Due to these silences on race, then, my archival research could only enter along the lines of sexual behavior, namely those men who had violated article 235 of the Military Penal Code: “To practice, or permit that the soldier practices a libidinous act, homosexual or not, in a place subject to military administration.” (5) The prescribed punishment for this offense labeled in the Code as “Pederasty or any other act of libidinousness” is detention for anywhere between six months up to a year. However, my access to such documents was limited, as all military tribunal files are sealed for anywhere between 90 and 100 years, even to other military personnel. Looking at the Navy since the end of the military dictatorship in 1985, I discovered in the biweekly bulletins—roughly one to three-hundred-page personnel reports—that there was a section on discipline. These dense documents gave names, titles, ID numbers, the offense committed in regards to the Military or Civil Penal Code as well as sentencing, prison, pardons, absolution, release, and dismissal. Where archivists were required to search out these bulletins for me, they soon asked the “true reason” I was there, insinuating that I had ulterior, nefarious intentions to discredit and defame the Navy. Thus, in such a homophobic locus that the Brazilian military is known to be, I decided to present my research to the archivists as one focusing more generally on disciplinary practices, sans the details of race, sexuality, and sexual practices. However, despite I had written permission on the sign-in forms to take photographs or make copies of documents that any individual, civilian or military, had the right to access under the military’s own public knowledge policy, archivists frequently made known their disapproval: “What are you photographing?”, “That is personal information,” “I don’t think you should be doing that.” The archivists were sure to attend to my requests last, even if I was the first to arrive, and asked me to write down the name of each document I photographed—over 500 pages. It also did not help that the archive only opened from 8:30 a.m. to 11:30 a.m. and 1:30 p.m. to 4:00 p.m., closed on random days for unpublicized reasons or in preparation for the Olympic Games. As such, I was only able to thoroughly look through the documentation from 1985 to 1988 and from 2006 to 2016 requiring that I return to look through bulletins from 1989 to 2005.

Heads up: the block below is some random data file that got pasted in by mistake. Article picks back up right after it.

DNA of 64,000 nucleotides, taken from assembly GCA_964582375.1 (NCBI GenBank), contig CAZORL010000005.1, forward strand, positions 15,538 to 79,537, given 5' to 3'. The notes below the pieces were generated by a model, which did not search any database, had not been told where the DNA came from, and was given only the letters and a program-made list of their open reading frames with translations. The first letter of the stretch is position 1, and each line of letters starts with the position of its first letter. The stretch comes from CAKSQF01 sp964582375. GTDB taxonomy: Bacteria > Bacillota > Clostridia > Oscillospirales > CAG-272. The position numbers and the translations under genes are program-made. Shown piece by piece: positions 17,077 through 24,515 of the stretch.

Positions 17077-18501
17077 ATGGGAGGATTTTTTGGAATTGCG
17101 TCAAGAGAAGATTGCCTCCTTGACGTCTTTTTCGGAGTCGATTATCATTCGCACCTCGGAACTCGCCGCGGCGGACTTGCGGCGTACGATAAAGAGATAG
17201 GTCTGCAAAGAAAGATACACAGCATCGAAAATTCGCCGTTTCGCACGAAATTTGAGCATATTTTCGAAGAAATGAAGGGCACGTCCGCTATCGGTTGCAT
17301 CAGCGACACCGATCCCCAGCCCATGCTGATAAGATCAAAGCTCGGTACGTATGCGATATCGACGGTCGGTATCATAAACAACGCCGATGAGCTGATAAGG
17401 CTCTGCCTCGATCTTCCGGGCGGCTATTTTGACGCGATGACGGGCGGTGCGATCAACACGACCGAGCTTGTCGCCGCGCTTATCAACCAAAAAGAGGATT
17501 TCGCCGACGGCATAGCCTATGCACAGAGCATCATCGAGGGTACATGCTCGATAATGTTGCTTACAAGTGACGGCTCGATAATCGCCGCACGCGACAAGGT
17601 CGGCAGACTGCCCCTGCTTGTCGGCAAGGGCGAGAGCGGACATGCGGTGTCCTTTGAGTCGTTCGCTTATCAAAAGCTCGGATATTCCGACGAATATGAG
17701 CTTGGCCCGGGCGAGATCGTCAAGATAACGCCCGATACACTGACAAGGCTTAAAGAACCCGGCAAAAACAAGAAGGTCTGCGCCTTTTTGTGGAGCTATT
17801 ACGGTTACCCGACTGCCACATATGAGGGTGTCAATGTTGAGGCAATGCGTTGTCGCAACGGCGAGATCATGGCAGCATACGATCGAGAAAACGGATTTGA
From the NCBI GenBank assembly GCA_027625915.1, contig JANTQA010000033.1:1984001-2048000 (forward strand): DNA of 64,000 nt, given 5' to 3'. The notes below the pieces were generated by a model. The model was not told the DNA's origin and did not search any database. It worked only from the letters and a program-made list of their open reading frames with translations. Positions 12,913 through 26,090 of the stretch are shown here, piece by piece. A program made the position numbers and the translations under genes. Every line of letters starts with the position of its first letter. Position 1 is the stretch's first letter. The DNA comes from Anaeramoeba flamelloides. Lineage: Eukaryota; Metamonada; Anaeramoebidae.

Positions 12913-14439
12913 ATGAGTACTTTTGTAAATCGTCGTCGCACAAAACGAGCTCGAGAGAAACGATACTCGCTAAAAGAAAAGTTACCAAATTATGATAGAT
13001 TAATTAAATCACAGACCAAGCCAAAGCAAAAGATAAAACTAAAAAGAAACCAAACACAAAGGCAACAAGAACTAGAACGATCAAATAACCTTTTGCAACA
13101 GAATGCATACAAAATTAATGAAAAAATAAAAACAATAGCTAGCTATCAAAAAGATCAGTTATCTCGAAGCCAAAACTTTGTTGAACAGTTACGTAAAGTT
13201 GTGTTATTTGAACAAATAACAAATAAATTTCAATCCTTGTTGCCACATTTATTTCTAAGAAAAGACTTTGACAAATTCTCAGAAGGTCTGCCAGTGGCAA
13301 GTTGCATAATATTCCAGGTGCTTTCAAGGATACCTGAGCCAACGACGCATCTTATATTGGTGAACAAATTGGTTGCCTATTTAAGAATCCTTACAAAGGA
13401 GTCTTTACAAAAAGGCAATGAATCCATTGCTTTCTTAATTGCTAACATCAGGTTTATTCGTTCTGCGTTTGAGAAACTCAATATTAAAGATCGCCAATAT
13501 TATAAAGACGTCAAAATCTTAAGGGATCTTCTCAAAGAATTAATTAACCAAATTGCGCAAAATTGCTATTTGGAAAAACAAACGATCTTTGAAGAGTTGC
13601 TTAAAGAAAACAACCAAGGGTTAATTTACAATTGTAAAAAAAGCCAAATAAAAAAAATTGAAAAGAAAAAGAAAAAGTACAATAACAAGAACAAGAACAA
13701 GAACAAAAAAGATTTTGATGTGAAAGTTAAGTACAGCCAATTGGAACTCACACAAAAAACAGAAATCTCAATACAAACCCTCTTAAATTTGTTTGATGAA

Examples of Brazilian Navy bulletins, ranging in one to three hundred-page biweekly personnel reports. On average, each year has 24 to 26 bulletins, in them information on professionalization courses, internal transfers, foreign commissions, sick leaves, physical evaluations, medical discharges, furloughs, declaration of dependents, pensions, the bestowal of medals, obituaries, and what I focused on, discipline. (Photo by John Mundell.)
Examples of Brazilian Navy bulletins, ranging in one to three hundred-page biweekly personnel reports. On average, each year has 24 to 26 bulletins, in them information on professionalization courses, internal transfers, foreign commissions, sick leaves, physical evaluations, medical discharges, furloughs, declaration of dependents, pensions, the bestowal of medals, obituaries, and what I focused on, discipline. (Photo by John Mundell.)